Historic Hangar 79January 31, 2022
Battle-tested and war-torn Hangar 79 on Ford Island Undergoes Repairs
Hangar 79, completed in 1941, bore witness to the attack on Pearl Harbor. The 80,000 square foot maintenance and engine repair facility was used throughout the war. It now houses vintage and unique aircraft from World War II and beyond, sharing the battlefield story of Pearl Harbor Aviation Museum.
Late last year, the Museum launched a campaign called Raise the Roof to repair and restore the at-risk hangar. Hangar 79 is living history, and without badly needed roof repairs, we would be forced to close the hangar to the public.
We are proud to work to honor and restore this important piece of history
Built as an Aircraft Maintenance Facility in 1941
Hangar 79 was completed in 1941 as an aircraft maintenance and engine repair facility for the Navy. The hangar is outfitted with overhead cranes and mechanisms, which were utilized to aid in the assembly and repair of aircraft.
Hangar 79 was designed much like a factory assembly floor. An aircraft would enter from the harbor side and progress across the floor, completing maintenance and installation tasks near each bay or workstation. Original blueprints indicate the purpose of each bay.
The bays are numbered 1-16 on one side and 17-36 on the other. Bays 1-16 housed ordnance and torpedo assembly, gyro balancing, parachute drying, parachute loft rod and cables, landing gear, workmen’s locker room, and officer’s offices. Bays 17-36 housed equipment cleaning, battery shop, aircraft electric shop, tool room, parts storeroom, bomb sight shop, and radio shop.
December 7, 1941 Attack on Pearl Harbor
On the morning of December 7, 1941 Japanese Kate and Zero aircraft attacked Pearl Harbor. Although battleships in the harbor were the main target of the attack, aircraft and hangars throughout the island also found themselves under fire. Japanese pilots wanted to cripple as many aircraft as they could to prevent any possibility of being followed back to the aircraft carriers.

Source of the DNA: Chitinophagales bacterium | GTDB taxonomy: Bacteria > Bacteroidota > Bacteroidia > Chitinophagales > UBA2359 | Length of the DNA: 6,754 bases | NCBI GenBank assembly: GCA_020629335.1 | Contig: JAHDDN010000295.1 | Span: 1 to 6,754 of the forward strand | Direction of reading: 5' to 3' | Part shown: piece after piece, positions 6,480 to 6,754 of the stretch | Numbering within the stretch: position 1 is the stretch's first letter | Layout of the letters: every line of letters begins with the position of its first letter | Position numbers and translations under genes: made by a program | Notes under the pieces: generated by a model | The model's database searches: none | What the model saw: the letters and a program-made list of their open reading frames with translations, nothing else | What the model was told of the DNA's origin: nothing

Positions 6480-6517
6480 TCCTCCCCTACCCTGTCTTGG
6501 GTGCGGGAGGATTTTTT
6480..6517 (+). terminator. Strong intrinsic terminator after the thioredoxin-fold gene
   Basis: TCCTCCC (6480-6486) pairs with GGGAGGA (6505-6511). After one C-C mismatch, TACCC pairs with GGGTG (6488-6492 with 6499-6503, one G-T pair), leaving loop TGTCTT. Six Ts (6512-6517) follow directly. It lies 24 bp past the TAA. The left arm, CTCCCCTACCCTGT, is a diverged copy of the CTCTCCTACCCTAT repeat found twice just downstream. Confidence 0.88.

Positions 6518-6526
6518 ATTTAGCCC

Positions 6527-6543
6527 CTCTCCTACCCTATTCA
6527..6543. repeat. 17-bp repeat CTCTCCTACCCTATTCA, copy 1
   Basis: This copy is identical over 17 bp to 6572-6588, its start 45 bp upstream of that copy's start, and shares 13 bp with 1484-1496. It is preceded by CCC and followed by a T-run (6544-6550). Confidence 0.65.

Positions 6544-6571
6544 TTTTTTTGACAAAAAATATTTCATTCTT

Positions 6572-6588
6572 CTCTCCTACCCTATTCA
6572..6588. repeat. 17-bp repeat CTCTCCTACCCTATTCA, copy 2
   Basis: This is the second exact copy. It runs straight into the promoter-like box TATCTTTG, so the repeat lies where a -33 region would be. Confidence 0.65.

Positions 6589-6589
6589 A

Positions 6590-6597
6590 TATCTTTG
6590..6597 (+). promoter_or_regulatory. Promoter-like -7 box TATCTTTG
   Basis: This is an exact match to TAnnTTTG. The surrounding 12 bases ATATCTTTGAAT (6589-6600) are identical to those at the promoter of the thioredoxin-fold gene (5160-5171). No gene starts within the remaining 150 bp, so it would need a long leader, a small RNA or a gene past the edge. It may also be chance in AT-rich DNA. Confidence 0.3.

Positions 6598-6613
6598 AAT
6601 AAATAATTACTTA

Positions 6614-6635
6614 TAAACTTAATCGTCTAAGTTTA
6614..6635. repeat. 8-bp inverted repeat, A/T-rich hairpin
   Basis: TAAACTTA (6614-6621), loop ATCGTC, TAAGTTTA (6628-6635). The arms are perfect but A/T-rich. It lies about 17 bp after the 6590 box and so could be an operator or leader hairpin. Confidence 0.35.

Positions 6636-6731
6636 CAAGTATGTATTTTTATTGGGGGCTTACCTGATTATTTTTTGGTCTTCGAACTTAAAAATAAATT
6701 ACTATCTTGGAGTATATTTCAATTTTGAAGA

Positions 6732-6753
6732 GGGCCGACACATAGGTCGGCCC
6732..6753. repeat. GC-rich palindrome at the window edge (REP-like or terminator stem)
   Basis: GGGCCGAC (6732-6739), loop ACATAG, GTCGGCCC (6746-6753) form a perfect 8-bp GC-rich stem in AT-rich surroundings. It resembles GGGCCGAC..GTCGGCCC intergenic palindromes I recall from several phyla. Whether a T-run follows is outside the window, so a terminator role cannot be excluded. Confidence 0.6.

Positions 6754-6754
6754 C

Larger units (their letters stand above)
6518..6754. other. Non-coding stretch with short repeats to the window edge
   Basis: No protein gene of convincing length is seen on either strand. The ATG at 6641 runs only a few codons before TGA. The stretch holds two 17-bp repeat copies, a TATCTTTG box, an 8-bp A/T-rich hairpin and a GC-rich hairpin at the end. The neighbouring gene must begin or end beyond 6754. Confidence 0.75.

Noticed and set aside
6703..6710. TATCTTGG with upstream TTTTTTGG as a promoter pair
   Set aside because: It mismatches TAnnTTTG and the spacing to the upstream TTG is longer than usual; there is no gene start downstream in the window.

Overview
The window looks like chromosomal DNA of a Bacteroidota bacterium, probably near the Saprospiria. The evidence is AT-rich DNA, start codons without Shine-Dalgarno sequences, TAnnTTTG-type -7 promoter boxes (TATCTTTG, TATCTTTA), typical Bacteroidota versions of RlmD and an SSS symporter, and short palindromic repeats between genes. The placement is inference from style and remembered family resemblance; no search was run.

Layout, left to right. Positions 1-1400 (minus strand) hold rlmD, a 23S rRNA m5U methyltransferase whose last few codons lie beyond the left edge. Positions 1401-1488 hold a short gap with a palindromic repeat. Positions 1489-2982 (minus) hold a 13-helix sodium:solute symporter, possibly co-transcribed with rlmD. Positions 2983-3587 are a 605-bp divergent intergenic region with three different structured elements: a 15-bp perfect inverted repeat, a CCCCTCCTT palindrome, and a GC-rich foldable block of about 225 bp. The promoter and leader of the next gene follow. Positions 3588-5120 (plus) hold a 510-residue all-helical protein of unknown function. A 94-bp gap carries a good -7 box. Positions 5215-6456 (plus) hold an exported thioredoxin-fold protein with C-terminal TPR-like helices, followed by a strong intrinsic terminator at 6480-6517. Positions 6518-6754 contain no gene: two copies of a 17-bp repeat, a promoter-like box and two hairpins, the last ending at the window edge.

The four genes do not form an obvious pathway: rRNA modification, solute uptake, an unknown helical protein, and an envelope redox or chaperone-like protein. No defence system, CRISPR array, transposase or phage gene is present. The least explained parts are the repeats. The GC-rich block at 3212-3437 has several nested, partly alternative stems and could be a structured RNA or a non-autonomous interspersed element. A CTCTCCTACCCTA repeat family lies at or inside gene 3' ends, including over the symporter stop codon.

Hangar 79 and the Navy members inside found themselves in the line of machine gun fire as it raked Ford Island.
On the evening of December 7, 1941 Hangar 79 was also in the line of friendly fire. That evening, a flight of F4F Wildcat fighters from USS Enterprise attempted to land on Ford Island’s runway in the dark. Jittery sailors opened fire and shot most of them down, aiming across the runway in Hangar 79’s direction. Only one Wildcat survived the crossfire.
Bullet holes, evidence of this fateful day, can still be seen today.
Continued Navy Use Throughout World War II
During World War II, the Navy continued to use Hangar 79 as a Naval aircraft repair, assembly, and maintenance facility. The Navy did not replace the bullet-riddled windows, used to remind sailors that they were working in a combat zone. Throughout the war, the Hangar housed fighters, bombers, and patrol aircraft both based in Pearl Harbor and en route to the front lines.
Apollo 10 Capsule Processed through Hangar 79
On May 26, 1969 the Apollo 10 capsule splashed down in the Pacific Ocean after completing its mission and orbiting the moon 31 times. Following splashdown, the capsule -- known as “Charlie Brown” -- was recovered by USS Princetown and brought to Pearl Harbor to be housed on Ford Island. Upon arrival to Ford Island, the capsule was processed and researched in Hangar 79.